By Jerry Roker | For Bahamas Press
It is patently clear that The Bahamas requires more resources for our healthcare system in order to deliver quality service to its people than governments have been willing to invest in. It is obvious that, without this commitment, the funding gaps in healthcare will ensure that institutions continue to fail in their quest to achieve best-practice standards.
The primary objective of a health delivery system is to enable citizens to receive cost-efficient care in a timely manner. Despite the government ambitiously expressing the desire to achieve this objective, many of the old problems persist.
A healthcare system is as strong as its weakest link. It is unfortunate that The Bahamas is constantly struggling to address these weak links in its healthcare system. We refer specifically to lack of resources, shortage of manpower, rundown equipment, and overcrowding. These are some of the factors that prevent poor Bahamians from enjoying optimal health.
Even though The Bahamas has made credible strides in areas such as immunisation programmes and maternal health, we are still a long way from delivering timely and efficient healthcare to the poorest in society who depend on public institutions for their care.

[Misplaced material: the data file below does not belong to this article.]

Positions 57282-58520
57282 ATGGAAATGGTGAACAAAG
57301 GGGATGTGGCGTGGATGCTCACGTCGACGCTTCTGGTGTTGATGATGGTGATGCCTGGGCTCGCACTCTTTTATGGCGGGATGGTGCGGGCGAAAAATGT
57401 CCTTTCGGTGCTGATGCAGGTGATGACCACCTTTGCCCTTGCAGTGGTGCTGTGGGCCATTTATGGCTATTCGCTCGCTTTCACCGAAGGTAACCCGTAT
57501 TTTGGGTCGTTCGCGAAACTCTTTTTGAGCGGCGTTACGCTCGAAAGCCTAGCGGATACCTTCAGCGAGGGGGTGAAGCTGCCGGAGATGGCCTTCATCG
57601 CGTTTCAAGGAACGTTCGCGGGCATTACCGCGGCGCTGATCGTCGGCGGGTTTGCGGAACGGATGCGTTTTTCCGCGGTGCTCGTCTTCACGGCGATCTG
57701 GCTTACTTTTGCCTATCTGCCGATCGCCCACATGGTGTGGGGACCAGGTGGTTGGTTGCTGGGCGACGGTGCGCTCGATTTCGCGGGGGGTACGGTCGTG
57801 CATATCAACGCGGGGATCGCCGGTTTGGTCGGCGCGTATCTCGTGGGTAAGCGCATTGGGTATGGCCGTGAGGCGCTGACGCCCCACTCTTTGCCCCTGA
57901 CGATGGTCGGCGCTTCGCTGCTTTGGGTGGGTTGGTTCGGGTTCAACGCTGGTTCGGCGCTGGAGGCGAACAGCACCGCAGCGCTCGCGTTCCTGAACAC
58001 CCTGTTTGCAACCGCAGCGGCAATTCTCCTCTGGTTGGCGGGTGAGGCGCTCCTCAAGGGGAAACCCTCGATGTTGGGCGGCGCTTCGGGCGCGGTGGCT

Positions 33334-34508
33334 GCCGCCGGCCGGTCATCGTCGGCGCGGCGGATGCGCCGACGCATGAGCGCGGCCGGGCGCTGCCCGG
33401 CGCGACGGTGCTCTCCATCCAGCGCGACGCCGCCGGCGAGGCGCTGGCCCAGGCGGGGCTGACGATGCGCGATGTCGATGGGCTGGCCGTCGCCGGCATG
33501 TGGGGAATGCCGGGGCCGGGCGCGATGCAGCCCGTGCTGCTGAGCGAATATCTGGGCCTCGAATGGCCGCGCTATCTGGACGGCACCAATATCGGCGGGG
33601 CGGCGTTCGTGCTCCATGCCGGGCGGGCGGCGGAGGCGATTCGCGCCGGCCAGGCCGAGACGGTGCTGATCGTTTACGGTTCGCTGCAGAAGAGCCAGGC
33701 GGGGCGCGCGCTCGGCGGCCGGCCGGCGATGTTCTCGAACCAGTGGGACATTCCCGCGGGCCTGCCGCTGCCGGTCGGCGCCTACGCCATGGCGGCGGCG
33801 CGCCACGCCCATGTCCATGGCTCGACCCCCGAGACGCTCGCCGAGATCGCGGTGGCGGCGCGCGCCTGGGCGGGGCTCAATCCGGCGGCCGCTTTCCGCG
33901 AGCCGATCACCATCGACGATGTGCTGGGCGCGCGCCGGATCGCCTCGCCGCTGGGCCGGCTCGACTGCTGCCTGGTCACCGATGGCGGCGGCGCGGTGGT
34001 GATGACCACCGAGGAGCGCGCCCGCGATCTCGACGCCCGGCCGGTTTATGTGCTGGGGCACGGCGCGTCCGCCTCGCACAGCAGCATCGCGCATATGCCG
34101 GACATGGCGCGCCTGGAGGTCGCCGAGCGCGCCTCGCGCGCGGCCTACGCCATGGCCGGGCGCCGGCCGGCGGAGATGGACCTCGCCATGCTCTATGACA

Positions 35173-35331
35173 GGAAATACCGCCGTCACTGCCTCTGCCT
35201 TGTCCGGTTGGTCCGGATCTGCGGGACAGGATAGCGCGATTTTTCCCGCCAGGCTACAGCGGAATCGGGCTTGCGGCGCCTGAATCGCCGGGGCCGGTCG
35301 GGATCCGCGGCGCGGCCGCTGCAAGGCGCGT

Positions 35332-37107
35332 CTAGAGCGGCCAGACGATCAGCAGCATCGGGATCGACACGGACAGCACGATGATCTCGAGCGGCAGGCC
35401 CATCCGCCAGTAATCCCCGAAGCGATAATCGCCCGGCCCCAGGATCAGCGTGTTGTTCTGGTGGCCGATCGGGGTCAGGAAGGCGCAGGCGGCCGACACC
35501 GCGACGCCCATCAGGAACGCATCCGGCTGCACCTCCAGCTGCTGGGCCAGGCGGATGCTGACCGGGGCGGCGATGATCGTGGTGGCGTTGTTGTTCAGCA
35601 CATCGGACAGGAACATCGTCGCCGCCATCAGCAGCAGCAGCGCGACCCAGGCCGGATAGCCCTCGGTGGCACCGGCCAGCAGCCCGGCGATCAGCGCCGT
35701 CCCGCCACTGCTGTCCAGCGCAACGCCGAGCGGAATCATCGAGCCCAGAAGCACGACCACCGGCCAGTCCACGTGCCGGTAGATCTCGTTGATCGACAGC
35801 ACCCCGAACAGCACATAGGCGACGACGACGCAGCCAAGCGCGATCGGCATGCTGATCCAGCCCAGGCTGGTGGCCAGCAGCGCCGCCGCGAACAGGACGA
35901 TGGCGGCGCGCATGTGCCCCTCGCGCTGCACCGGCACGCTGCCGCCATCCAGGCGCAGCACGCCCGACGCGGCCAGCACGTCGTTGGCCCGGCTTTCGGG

There is no doubt in my mind that poor management is the root cause of some of the problems.
I will acknowledge that there are resource problems, compounded by greater demands and ageing plants. I would like to see an approach that favours the building of alliances between the public and private sector, including hospitals and insurance companies. Indeed, public-private partnerships can make a difference, and it goes beyond donating aid to build sustainable infrastructure.
We should consider embracing the concept of feeless services at hospitals. There is a long-held view that persons who can afford to pay for their healthcare should be obliged to do so while protecting the most vulnerable in society who may not be able to meet their financial obligations.
Venerable Institutions such as the PMH and the Rand are not able to provide the standard of care expected from them because of a lack in resources. Even small but essential items such as stretchers and wheelchairs, which play an important role in routine service, exist in tatters and tell a story of neglect. What about core necessary medical equipment?
A weak health system is a danger to the citizens of a country. We must do better.